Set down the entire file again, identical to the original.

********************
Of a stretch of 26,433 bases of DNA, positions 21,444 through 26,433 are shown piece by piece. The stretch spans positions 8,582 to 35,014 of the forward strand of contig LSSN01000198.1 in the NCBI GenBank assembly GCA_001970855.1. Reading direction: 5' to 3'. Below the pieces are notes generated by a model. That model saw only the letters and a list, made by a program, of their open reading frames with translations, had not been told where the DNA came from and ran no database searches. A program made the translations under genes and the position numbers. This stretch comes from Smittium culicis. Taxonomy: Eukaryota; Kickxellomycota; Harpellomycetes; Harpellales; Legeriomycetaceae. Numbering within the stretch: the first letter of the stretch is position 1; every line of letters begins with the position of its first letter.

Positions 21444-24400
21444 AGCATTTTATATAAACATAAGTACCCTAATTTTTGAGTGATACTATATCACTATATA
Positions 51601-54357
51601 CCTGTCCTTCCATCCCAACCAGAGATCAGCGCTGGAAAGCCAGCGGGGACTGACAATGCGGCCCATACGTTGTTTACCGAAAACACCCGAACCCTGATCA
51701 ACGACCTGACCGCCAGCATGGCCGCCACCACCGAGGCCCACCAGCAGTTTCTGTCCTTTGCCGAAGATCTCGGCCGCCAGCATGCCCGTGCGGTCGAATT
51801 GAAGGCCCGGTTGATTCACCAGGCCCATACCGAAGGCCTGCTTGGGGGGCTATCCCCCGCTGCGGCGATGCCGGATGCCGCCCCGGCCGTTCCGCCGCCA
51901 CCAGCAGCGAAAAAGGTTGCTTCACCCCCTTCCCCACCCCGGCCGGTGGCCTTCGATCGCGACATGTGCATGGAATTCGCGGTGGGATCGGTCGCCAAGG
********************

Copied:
Of a stretch of 26,433 bases of DNA, positions 21,444 through 26,433 are shown piece by piece. The stretch spans positions 8,582 to 35,014 of the forward strand of contig LSSN01000198.1 in the NCBI GenBank assembly GCA_001970855.1. Reading direction: 5' to 3'. Below the pieces are notes generated by a model. That model saw only the letters and a list, made by a program, of their open reading frames with translations, had not been told where the DNA came from and ran no database searches. A program made the translations under genes and the position numbers. This stretch comes from Smittium culicis. Taxonomy: Eukaryota; Kickxellomycota; Harpellomycetes; Harpellales; Legeriomycetaceae. Numbering within the stretch: the first letter of the stretch is position 1; every line of letters begins with the position of its first letter.

Positions 21444-24400
21444 AGCATTTTATATAAACATAAGTACCCTAATTTTTGAGTGATACTATATCACTATATA
Positions 51601-54357
51601 CCTGTCCTTCCATCCCAACCAGAGATCAGCGCTGGAAAGCCAGCGGGGACTGACAATGCGGCCCATACGTTGTTTACCGAAAACACCCGAACCCTGATCA
51701 ACGACCTGACCGCCAGCATGGCCGCCACCACCGAGGCCCACCAGCAGTTTCTGTCCTTTGCCGAAGATCTCGGCCGCCAGCATGCCCGTGCGGTCGAATT
51801 GAAGGCCCGGTTGATTCACCAGGCCCATACCGAAGGCCTGCTTGGGGGGCTATCCCCCGCTGCGGCGATGCCGGATGCCGCCCCGGCCGTTCCGCCGCCA
51901 CCAGCAGCGAAAAAGGTTGCTTCACCCCCTTCCCCACCCCGGCCGGTGGCCTTCGATCGCGACATGTGCATGGAATTCGCGGTGGGATCGGTCGCCAAGG